What Are the Opportunities for Metals in North Korea if There is Regime Change?

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Kim Jong-Il, the Dear Leader of North Korea is slowly dying of pancreatic cancer according to South Korean news reports mentioned in a www.breakingnews.com report. The article makes the case for re-unification between north and south, covering some of the advantages ” low cost labor for the south, access to minerals and control of the nuclear weapons the north is widely believed to have developed. It also explores many of the challenges, not least of which is cultural (ask the Germans) and economic. The cost has been estimated at $2-3 trillion by the World Bank.

On balance of course the benefit to the starving and impoverished north would make even such a monumental enterprise worthwhile but our interest was (typically) stirred by the prospect of access to previously little exploited metals resources. Just what does North Korea produce and what lies untapped under its 46,500 square miles?

North Korea has been a significant producer of iron ore, anthracite coal, lead, zinc and magnesite, a magnesium bearing mineral used in ceramics and steel making. Iron ore production has been expanded this decade with help from China where most of the ore was exported. According to the USGS, Tonghua Iron & Steel of Jilin Province, China, has signed a 50 year exploration deal to develop the Musan ore body. With estimated reserves of between 3 and 7 billion metric tons, Musan is reported to be the largest iron ore reserve in Asia, although current production is estimated by the USGS as just 7 mn tons per annum. Steel production should be much higher than the 5.5 mn tons produced in 2007. The country is rich in coal but due to underinvestment, produces only some 25 mn tons per annum much of which goes into power production.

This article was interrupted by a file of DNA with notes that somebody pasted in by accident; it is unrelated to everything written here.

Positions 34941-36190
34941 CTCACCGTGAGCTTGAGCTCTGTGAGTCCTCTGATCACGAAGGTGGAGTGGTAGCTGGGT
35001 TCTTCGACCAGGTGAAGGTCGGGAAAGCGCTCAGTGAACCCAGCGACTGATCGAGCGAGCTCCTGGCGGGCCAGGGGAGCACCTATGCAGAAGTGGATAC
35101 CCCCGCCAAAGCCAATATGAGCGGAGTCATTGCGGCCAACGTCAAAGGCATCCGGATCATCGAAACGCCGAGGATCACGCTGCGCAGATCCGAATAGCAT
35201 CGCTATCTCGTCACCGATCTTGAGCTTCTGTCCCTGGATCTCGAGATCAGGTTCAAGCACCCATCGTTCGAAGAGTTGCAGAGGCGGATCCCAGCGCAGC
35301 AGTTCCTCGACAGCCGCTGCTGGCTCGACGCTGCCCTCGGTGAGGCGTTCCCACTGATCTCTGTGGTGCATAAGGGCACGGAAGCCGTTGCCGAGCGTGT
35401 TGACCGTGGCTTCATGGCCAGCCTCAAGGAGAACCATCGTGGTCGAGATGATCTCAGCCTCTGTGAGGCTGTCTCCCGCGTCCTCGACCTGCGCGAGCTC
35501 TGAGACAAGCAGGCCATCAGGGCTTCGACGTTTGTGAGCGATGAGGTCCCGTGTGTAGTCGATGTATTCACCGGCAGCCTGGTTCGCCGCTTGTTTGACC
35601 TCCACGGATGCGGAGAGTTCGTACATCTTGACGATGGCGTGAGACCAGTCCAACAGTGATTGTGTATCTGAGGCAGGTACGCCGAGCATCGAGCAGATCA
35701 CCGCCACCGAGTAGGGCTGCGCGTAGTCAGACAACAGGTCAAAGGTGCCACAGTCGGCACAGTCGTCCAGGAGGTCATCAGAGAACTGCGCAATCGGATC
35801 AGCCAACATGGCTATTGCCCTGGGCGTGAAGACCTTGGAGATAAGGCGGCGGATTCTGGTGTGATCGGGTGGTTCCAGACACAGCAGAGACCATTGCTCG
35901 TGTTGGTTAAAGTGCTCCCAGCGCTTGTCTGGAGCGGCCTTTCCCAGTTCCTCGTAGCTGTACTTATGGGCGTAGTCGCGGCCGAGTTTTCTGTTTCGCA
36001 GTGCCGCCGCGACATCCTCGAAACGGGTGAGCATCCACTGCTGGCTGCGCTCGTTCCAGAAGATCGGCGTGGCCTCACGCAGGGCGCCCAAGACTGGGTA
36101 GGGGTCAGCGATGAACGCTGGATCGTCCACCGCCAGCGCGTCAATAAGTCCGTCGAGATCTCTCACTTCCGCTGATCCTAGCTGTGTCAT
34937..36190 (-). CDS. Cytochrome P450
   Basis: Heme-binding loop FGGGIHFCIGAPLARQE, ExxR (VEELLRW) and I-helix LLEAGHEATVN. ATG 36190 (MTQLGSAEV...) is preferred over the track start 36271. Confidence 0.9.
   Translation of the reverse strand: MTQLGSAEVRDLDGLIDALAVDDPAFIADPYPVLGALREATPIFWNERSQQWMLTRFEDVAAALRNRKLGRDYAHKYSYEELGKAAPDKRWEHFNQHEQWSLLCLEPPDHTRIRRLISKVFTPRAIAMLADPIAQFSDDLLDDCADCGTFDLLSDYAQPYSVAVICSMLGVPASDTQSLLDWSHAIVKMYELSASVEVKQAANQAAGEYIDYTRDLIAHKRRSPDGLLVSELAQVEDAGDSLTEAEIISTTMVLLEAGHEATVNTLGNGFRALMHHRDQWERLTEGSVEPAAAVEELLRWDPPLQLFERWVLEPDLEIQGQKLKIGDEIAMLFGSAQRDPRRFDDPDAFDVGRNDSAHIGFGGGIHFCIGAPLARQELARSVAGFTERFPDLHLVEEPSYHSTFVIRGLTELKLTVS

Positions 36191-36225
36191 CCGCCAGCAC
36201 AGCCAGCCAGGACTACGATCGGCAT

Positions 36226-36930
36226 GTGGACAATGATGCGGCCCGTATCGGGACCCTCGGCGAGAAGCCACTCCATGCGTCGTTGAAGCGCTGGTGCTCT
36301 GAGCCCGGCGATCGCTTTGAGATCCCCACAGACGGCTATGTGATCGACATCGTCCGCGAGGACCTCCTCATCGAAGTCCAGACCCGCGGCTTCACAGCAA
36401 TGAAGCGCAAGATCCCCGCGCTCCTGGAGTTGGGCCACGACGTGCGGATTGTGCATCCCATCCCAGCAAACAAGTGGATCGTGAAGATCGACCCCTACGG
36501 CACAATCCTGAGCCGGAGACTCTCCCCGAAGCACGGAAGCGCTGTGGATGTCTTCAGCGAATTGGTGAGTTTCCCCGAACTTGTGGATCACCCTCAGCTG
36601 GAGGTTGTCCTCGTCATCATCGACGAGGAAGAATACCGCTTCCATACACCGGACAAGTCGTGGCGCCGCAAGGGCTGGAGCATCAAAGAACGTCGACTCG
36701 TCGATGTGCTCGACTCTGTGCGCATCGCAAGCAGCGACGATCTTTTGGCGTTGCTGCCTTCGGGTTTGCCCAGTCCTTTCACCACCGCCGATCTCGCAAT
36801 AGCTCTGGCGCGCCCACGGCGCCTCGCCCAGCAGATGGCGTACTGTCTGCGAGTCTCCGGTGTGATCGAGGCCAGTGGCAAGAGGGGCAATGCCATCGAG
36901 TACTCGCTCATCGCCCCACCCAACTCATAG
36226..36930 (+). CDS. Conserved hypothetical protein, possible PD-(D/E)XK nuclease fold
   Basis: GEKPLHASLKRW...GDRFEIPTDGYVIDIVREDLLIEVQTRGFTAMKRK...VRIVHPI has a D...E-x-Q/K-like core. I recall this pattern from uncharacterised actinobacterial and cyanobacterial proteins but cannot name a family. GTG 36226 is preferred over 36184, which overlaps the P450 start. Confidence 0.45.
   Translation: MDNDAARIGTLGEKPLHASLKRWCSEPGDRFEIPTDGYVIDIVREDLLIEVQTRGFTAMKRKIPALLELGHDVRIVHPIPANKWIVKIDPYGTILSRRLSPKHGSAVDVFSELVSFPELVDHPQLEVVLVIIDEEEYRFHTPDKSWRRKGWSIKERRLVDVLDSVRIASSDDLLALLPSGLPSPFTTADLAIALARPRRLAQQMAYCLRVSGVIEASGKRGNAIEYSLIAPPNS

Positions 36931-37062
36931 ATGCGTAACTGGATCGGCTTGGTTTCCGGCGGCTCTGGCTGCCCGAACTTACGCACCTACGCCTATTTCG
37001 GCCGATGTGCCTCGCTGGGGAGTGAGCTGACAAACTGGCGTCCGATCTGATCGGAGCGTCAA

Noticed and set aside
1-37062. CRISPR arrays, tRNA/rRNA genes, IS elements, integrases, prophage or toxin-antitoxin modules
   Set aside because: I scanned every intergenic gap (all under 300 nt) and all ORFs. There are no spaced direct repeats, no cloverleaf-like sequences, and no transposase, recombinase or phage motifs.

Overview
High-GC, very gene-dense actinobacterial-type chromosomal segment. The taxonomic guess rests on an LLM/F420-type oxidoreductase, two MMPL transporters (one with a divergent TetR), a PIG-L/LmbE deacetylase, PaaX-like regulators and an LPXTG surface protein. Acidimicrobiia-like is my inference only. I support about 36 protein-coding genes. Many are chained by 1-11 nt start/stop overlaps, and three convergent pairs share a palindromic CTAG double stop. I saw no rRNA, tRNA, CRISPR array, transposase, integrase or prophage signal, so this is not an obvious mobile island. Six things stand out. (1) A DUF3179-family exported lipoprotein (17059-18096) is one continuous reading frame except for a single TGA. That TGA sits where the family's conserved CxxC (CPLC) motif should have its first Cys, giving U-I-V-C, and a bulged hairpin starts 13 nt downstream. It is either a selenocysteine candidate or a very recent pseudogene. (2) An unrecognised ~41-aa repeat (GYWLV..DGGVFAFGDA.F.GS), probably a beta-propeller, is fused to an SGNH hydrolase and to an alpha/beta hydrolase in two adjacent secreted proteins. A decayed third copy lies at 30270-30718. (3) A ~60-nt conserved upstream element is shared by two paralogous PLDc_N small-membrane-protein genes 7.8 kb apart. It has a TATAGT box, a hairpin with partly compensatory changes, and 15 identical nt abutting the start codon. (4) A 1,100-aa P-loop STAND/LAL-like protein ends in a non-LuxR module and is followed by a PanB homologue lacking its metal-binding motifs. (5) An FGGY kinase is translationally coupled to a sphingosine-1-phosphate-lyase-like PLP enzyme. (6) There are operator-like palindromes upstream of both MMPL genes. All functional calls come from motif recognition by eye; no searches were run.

Fears have been raised about the level of involvement of Chinese firms in North Korea’s mineral wealth. According to North Korea Economy Watch, since 2002 China has invested more than 70% of its total investment in North Korea, in iron, copper and molybdenum mines dominating the sector.

Zinc and lead remain the principal non ferrous metals refined and exported by the country although neither are LME deliverable brands. Some 80 kt tons per annum of zinc are produced from ore bodies grading nearly 5% Zn. China is a major importer of lead concentrates from North Korea but refined metal numbers appear low.

In the late 80’s and early 90’s a joint venture with Japan and China was set up to mine monazite, a rich source of rare earth metals, with some $20m of finds from the International Trading Corporation of Japan. The plant, with a capacity of 1,500 tons per annum officially ceased operations in 1997 but in 2002 was said to still be in operation and employing over 100 technicians. Almost certainly the product is finding its way to China.

China’s growing involvement in mineral extraction may be one reason why they have been so reluctant to get involved with reconciliation with the west, the current status quo suites them rather well.

–Stuart Burns

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